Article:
The jade belt is composed of Chinese medallions carved in the 19th century. The carved rubies were set by Cartier London when the piece was completed in 1930 and then bought by the opera diva ganna Walska. A 14 kt. gold vanity case with a carved jade and diamond centre engraved with Chinese cloud motifs (New York); it, a 19th-century jade plaque carved in China and framed in a diamond and cabochon sapphire brooch, which was designed and made by Cartier New York in the Art Deco style (1950). Although both Pierre and Jacques Car-tier had brought French designers with them to New York and London, it was under Jacqueau’s influence in Paris that elegant set and refinement set the international tone Cartier jewelry, who also enjoyed was made. From the beginning, he worked closely with Louis Cartier, who also enjoyed, when his administrative Julio permitted visualizing a piece and then having the designer do renderings. Their closest collaboration occurred after 1922 and the discovery of Tutankhamun's tomb. During the 19th century the House of Cartier had been duly influenced by the Egyptian revivals revered by European fashion; but the discovery of the tomb's treasures served to underscore the message of the Ballets Russes. Not only were the colours and designs exceptionally strong, but the workmanship of the artifacts sur-passed modern creations. Louis Cartier was inspired to find original pieces to incorporate in modern jewels; collecting rare books, fine furniture, and drawings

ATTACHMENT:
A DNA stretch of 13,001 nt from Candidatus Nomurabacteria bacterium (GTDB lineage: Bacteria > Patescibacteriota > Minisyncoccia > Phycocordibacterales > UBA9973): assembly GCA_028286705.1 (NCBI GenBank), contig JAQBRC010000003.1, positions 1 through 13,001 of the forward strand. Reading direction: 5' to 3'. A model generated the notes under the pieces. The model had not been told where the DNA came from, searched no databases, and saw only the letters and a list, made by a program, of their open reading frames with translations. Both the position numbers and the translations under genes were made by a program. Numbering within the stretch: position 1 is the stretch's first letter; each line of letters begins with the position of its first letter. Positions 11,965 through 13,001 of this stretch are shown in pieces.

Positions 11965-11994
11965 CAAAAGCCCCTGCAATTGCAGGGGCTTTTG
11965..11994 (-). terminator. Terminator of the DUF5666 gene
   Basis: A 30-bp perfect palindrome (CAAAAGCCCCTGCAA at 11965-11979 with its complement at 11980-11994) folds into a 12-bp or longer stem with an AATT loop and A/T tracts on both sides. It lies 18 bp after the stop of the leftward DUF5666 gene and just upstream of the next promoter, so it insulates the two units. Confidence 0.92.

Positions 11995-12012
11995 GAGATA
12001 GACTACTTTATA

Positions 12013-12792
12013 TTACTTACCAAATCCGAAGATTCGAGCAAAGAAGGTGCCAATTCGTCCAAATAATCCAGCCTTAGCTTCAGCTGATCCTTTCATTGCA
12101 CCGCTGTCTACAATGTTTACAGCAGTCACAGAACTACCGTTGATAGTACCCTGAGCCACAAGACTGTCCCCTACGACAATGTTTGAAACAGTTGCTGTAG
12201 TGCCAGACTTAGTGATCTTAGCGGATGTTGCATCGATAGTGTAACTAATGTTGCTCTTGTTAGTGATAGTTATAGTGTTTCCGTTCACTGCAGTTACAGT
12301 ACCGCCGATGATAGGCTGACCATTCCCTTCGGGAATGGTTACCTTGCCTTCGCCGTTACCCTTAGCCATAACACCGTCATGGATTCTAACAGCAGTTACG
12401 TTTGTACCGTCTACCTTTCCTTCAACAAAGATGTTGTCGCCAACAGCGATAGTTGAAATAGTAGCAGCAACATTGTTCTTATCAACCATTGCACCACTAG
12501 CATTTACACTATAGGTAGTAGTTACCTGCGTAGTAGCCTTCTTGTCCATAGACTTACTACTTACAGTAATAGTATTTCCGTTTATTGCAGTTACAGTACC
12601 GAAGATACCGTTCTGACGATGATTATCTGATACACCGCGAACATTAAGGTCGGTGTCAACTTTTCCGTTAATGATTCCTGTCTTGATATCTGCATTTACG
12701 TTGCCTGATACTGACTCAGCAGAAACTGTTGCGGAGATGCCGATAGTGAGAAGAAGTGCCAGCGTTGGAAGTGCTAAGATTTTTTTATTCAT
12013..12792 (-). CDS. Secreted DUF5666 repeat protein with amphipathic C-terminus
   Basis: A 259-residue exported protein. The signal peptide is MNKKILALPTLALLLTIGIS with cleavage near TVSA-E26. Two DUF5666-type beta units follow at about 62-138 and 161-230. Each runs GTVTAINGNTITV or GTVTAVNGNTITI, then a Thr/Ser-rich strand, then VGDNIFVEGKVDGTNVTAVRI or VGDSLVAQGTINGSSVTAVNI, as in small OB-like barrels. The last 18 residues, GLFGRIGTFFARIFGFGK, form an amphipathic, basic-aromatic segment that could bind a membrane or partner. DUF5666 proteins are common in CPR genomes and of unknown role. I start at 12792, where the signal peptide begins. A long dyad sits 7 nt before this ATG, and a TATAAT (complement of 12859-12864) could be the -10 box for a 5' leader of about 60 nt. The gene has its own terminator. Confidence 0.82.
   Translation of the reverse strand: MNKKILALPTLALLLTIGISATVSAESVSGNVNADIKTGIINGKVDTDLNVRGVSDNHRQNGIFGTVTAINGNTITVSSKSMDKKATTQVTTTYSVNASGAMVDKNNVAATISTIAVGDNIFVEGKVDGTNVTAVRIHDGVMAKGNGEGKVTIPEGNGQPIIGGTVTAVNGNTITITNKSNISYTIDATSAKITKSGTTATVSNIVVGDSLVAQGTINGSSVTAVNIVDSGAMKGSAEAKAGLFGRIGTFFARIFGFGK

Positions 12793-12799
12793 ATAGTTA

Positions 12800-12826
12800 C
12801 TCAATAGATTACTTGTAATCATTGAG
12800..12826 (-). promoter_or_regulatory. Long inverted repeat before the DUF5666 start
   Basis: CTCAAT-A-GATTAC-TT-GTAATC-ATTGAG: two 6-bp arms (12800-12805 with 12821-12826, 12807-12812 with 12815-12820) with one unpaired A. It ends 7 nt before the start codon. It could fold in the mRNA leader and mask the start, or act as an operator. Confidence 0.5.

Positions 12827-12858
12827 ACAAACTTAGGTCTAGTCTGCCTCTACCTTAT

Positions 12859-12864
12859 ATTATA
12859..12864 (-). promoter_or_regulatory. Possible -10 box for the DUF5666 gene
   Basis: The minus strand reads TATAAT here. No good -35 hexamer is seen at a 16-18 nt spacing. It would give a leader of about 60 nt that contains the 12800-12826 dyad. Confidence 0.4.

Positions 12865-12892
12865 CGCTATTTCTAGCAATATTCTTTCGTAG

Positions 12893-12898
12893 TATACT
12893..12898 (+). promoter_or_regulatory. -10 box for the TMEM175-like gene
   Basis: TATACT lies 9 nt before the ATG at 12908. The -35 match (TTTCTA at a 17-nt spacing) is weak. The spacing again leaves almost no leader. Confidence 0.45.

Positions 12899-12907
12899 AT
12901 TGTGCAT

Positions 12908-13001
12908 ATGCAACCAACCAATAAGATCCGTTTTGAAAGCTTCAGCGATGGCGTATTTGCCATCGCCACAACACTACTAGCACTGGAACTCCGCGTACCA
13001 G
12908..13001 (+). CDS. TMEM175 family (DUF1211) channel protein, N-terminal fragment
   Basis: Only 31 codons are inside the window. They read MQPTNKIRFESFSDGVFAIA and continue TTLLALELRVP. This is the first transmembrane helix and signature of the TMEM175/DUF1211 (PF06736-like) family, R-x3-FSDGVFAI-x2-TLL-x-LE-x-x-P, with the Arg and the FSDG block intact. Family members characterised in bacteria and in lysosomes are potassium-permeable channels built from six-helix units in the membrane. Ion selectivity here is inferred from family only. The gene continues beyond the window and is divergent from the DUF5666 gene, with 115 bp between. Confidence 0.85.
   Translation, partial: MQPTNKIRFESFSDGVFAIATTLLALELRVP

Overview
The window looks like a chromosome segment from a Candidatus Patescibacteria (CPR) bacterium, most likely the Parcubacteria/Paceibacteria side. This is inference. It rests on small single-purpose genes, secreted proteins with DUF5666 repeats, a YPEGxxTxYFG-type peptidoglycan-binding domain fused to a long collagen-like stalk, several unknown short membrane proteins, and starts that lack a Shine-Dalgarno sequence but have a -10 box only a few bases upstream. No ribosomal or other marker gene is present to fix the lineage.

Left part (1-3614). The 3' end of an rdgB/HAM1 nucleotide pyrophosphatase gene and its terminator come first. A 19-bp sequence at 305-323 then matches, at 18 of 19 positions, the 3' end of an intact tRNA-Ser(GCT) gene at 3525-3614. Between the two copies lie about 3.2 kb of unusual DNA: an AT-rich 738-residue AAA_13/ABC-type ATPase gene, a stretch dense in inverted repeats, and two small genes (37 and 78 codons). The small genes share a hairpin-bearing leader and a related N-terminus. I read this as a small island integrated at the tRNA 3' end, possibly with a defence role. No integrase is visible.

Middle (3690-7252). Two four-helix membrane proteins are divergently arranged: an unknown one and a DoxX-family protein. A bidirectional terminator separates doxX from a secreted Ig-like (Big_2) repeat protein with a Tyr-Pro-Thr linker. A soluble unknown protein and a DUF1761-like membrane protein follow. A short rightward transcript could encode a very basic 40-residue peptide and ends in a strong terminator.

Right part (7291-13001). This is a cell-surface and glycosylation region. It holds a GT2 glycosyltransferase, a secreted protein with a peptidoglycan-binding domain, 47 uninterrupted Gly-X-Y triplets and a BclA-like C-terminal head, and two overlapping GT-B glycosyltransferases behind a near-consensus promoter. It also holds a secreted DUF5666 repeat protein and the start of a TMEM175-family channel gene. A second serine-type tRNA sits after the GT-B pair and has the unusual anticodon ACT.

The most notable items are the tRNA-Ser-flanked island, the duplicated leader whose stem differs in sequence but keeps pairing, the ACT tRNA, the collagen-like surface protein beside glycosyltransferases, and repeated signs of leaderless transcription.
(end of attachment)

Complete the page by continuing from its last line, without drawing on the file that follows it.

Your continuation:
A jeweled enamel, gold and platinum vanity case shaped as an Egyptian sarcophagus designed by Jacqueau (design initialed by Louis Cartier) and made by the Lava bre workshop in 1925. It was bought that year by Mrs. George Blumenthal, wife of the New York investment banker. Louis Cartier had bought from a Paris antique dealer what he thought to be a piece of ivory. The concave cover is actually bone, carved possibly in the 18th century, and depicts a Persian princess with a tulip. The lid is framed by carved emerald lotus columns, emerald and onyx rondelles and pave diamond tubes.
The extraordinarily talented Jeanne Toussaint (1887-1978), who made an invaluable contribution to Cartier during the years of its greatest successes sharpened his taste and assisted him in finding suitable antiquities.